We cannot comment on the speed of infection since our study was at single time point at which infected animals showed early signs of disease. The time course for spread of rabies virus is remarkably similar in experimental models and in street strain-infected human patients [3]. Upon reaching first order neurons in the spinal cord, the virus takes 0.5 days to travel to the next higher order neuron and follows a similar pattern in a non-distance-dependent active transport mode regardless of the distance. The virus can stay silent within the CNS after reaching the first order neuron for at least three weeks. During that time, abnormalities can be demonstrated in the spinal cord and brain of patients even without any cerebral symptoms [17]. However, anterograde virus propagation from infected neurons to the periphery along sensory nerve starts after 48 hours in that infected neuron. This process is much slower, requiring a longer time to reach sites such as dorsal root ganglia, skin, hair follicles, and lymph nodes.

A significantly greater amount of viral antigen was observed beyond the neuronal cell body (within neuronal processes) in the furious subtype, as compared to the paralytic, in several CNS regions including almost all cerebral lobes. Our previous studies in animals and humans did not examine the hippocampal region thoroughly [5, 6]. Pyramidal neuron cell bodies in the hippocampal cornu ammonis were found to be more severely affected in the furious rabies [2]. A similar trend was observed in the present study for the cellular processes of the pyramidal neurons, as well as in the dentate fascia. Thus, several components of the hippocampus are more involved in furious dogs, in which limbic symptoms predominate.

The most interesting observation was the discrepancy in the degree of antigen content beyond the neuronal cell body between furious and paralytic rabies. While there was a general trend of increasing values for antigen in cell processes as the number of infected neurons increased, there was significantly more antigen in furious dogs than in paralytic dogs, comparing the same percentage of neuronal involvement. This was not simply the result of less antigen per neuron cell body in paralytic dogs. Comparing neuron cell bodies with the same amount of rabies antigen, there was still less antigen in cell processes in paralytic compared to furious dogs. This implies the transport of rabies from the cell body to cell processes is faster or more efficient in the furious form compared to the paralytic form. This may be one of the mechanisms by which the furious subtype achieves a more rapid viral colonization of the CNS, in addition to greater antigen levels within neurons and higher RNA levels that have been documented previously [2, 6].

The basis for the slower transport of virus to cellular processes in the paralytic form remains intriguing. One possibility is a genetic difference between the rabies viruses in the two clinical forms that influences intracellular transport of the virus. We have shown that virus isolated from the brainstem from furious and paralytic rabies-infected patients showed only minor nucleotide difference in the nucleocapsid (N), glycoprotein (G) and phosphoprotein (P) genes that did not translate into significant differences at the protein level [18]. However, this study was based on postmortem specimens sampling only one particular region of the brain. Other levels of the CNS need to be studied. It remains possible that particular viral genetic elements may influence the dynamics of spread and even the adaptation of viral mechanisms to evade the immune system [3]. Alternatively (or concurrently), this might be a host-related phenomenon, and could be related to the immune response and/or cytokines. We previously reported inflammation consisting mainly of T lymphocytes in the brainstem of dogs with paralytic rabies, and postulated this may impede viral propagation to cerebral hemispheres in this subtype [2]. Also, at the early stage of rabies infection in dogs, interleukin-1β and interferon-γ mRNAs were found exclusively in paralytic cases [6].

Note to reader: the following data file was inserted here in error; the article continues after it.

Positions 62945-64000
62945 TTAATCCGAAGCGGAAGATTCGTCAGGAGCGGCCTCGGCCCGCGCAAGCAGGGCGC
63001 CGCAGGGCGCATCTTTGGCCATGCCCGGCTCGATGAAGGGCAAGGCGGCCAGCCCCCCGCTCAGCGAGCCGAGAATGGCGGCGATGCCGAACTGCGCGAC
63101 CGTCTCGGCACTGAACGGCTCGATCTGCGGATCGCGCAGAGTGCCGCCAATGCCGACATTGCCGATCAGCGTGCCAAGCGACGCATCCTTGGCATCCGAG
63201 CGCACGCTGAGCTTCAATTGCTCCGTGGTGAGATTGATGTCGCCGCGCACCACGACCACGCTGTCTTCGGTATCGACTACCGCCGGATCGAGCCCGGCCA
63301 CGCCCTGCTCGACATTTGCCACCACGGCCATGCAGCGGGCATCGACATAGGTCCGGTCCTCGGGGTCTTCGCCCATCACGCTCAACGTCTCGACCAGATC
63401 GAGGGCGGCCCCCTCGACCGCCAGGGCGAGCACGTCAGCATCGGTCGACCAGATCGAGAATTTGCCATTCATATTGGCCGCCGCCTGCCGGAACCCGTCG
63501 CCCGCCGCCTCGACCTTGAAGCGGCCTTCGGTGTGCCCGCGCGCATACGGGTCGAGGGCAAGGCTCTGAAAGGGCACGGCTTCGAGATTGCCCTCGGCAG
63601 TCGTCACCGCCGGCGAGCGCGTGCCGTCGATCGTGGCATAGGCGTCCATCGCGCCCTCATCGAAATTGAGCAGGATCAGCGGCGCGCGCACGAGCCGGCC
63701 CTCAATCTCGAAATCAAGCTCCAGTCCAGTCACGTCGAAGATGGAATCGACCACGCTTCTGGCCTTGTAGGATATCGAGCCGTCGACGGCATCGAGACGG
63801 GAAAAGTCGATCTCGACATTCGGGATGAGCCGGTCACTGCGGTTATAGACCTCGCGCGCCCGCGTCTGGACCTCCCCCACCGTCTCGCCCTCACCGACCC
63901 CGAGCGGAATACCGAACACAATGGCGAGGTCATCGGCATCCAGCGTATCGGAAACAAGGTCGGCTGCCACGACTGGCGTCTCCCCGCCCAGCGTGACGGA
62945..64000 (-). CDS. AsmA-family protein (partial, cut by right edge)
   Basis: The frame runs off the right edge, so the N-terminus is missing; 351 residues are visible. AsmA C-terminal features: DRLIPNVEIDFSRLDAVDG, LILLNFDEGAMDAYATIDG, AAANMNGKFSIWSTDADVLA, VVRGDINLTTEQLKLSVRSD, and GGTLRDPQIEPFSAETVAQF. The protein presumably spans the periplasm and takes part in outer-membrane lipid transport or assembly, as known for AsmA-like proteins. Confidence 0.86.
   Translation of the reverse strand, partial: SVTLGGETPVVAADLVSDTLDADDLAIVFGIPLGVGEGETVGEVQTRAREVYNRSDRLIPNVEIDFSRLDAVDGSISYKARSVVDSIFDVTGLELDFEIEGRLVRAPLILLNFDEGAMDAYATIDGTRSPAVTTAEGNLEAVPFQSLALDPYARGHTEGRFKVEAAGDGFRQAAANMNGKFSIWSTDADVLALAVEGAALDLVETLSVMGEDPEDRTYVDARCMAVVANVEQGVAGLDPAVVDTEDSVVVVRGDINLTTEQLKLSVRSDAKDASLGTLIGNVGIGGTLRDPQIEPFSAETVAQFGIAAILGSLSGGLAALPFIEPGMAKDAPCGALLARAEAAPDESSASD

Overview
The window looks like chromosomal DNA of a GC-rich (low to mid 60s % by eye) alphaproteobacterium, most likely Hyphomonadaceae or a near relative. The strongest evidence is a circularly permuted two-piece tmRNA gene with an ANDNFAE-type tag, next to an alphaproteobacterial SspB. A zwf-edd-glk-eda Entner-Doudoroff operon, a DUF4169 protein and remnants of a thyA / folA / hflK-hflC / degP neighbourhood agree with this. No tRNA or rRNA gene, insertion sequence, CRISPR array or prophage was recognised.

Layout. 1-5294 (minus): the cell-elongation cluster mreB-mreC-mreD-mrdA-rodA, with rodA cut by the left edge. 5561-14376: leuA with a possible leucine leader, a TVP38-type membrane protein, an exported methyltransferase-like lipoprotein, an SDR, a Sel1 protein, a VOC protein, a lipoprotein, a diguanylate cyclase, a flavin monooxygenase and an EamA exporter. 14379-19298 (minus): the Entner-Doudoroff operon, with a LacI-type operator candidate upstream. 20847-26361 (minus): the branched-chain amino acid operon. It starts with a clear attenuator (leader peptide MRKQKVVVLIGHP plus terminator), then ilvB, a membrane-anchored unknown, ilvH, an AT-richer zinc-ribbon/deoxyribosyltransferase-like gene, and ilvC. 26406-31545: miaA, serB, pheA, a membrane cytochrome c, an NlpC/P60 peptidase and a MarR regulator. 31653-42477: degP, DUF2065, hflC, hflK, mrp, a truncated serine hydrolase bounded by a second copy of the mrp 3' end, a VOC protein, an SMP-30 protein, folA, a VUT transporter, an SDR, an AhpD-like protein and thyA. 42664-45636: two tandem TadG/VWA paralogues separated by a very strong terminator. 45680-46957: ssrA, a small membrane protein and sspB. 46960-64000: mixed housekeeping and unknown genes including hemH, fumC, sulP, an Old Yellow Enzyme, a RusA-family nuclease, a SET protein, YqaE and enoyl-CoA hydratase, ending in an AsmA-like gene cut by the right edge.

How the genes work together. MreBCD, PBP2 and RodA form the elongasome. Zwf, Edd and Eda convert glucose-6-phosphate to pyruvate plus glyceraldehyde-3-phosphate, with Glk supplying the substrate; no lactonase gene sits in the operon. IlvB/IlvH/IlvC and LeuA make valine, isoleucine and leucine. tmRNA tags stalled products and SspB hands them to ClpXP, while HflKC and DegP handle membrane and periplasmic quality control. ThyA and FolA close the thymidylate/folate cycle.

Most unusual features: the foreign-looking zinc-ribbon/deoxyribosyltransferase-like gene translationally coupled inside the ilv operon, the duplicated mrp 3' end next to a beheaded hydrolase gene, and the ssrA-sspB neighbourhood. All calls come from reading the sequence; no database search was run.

Since the neuropathological changes in rabies infection are very mild, neuronal dysfunction has been postulated as the basis for severe clinical disease [19]. In experimental models, pathogenic RABV has been shown to cause degeneration of neuronal processes (both dendrites and axons) by disrupting cytoskeletal integrity [19, 20]. Rabies virus phosphoprotein interacts with mitochondrial Complex I and induces mitochondrial dysfunction and oxidative stress, leading to axonal injury [19, 21]. Degeneration of the neuronal processes may have an impact on viral transport from cell body to cell processes. Although this possibility deserves further evaluation, rabies caused by street (wild-type) virus strains may not follow the same mechanisms as experimental models using laboratory rabies virus strain. For example, neuronal apoptosis is almost exclusively induced by laboratory rather than wild-type strains of RABV [22]. Therefore, even though there are factors that cannot be tightly controlled in the natural setting (amount of virus infected, stage of disease when the animals are terminated, etc.), studying the natural infection has advantages to understanding rabies infection. Further studies are needed to determine the mechanism that delays transportation of RABV within the neuronal cell body to the cell processes in paralytic as compared to furious rabies.

Author Contributions

Conceived and designed the experiments: SS TH. Performed the experiments: NT PP. Analyzed the data: SS PST NI CT. Contributed reagents/materials/analysis tools: BL VT. Wrote the paper: SS PST TH CT.